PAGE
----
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CBO: Administration Can Cut Retirement Asset Totals

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NU Online News Service, March 31, 2004, 5:50 p.m. EST – The efficiency of Social Security privatization efforts could have a big effect on participants’ account balances at retirement.[@@]

Several existing pension administration systems studied could eat up as little as 2% of the participants’ assets or as much as 30% of the assets, according to a Congressional Budget Office report released earlier this month.

Ben Page, an analyst in the CBO’s macroeconomic analysis division, led a team of authors that compared estimated administrative costs for the current Social Security system, federal employees’ Thrift Savings Plan, mutual funds, and large and small private defined contribution plans.

The cost of running the program and distributing benefit payments appears to be lowest for Social Security, Page writes.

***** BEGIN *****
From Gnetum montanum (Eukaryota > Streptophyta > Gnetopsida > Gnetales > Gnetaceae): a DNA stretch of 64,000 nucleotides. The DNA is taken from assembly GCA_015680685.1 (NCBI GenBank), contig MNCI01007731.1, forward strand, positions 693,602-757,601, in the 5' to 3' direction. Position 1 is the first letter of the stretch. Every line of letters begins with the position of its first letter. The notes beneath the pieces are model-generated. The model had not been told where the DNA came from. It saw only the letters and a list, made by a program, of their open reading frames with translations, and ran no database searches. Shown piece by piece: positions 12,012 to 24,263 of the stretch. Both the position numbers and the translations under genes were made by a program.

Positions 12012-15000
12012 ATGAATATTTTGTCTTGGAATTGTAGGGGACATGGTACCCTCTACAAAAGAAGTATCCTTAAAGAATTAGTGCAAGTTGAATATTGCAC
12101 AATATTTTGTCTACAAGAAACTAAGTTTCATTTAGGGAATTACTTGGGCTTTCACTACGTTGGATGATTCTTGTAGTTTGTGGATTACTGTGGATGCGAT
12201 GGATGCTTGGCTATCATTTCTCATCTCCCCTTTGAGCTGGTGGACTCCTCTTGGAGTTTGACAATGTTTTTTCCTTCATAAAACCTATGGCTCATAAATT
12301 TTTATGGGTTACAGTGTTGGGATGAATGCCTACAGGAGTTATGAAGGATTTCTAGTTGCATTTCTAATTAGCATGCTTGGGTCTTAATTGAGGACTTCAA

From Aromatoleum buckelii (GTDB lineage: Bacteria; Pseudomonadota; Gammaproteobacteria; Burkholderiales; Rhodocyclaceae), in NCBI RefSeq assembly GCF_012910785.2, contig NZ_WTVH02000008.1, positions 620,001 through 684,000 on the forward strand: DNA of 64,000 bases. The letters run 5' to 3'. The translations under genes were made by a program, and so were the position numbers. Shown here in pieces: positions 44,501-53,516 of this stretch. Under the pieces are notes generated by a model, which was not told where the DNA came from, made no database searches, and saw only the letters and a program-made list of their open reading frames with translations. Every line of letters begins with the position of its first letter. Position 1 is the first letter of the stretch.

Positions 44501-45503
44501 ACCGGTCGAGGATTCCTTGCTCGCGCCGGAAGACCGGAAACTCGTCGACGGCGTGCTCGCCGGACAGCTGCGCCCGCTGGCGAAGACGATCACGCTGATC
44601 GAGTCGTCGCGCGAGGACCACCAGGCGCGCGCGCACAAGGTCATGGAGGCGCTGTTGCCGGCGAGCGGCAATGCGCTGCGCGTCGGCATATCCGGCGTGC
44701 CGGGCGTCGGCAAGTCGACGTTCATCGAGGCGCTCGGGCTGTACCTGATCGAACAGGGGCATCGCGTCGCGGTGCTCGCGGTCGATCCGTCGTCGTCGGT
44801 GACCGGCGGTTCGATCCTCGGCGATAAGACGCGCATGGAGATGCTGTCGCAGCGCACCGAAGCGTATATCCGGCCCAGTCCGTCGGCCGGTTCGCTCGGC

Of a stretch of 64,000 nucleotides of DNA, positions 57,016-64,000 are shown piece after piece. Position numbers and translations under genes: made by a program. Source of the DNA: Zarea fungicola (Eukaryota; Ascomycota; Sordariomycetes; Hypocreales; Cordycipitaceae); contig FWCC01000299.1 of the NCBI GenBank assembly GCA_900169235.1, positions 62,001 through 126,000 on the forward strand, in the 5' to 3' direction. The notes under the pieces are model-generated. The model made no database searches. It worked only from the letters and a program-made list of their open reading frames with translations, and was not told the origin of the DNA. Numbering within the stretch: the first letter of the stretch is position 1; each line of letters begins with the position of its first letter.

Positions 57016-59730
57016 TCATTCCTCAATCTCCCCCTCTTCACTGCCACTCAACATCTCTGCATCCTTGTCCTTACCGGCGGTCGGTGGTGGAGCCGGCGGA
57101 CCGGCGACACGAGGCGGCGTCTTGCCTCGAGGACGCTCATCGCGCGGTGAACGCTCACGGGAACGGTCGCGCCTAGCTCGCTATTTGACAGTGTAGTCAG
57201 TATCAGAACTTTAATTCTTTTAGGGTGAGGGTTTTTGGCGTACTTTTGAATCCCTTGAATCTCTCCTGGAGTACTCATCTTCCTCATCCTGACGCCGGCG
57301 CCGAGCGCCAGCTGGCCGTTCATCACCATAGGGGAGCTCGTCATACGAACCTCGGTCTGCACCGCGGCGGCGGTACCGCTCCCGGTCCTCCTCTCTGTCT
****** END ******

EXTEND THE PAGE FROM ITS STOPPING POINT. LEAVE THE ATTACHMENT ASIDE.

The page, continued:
Page estimates Social Security costs only $11 per participant per year. If Social Security were a private pension plan and participants had to pay the $11 annual cost, the cost would reduce final assets at retirement only 2%, Page writes.

Page found that members of some small defined contribution plans may lose the highest percentage of assets to administrative costs. A consulting firm told Page that it believes the cost of administering a typical small defined contribution plan amounts to $60 per account per year along with an annual fee equal to 1% of account assets. That level of expense could reduce a participant’s account balance at retirement by as much as 30%, Page warns.

Mutual funds cost participants about 1.09% of assets and reduce the asset total at retirement by an average of 23%, Page says.

But Page advises members of Congress and other readers to take the comparisons with a grain of salt.

“Evidence from existing systems, whose size and mix of participants differ from those of a nationwide system of private accounts, is of course only suggestive ? not predictive ? of the actual costs of administering a system of private retirement accounts,” Page writes.

The CBO has posted Page’s paper on the Web at http://www.cbo.gov/showdoc.cfm?index=5277&sequence=1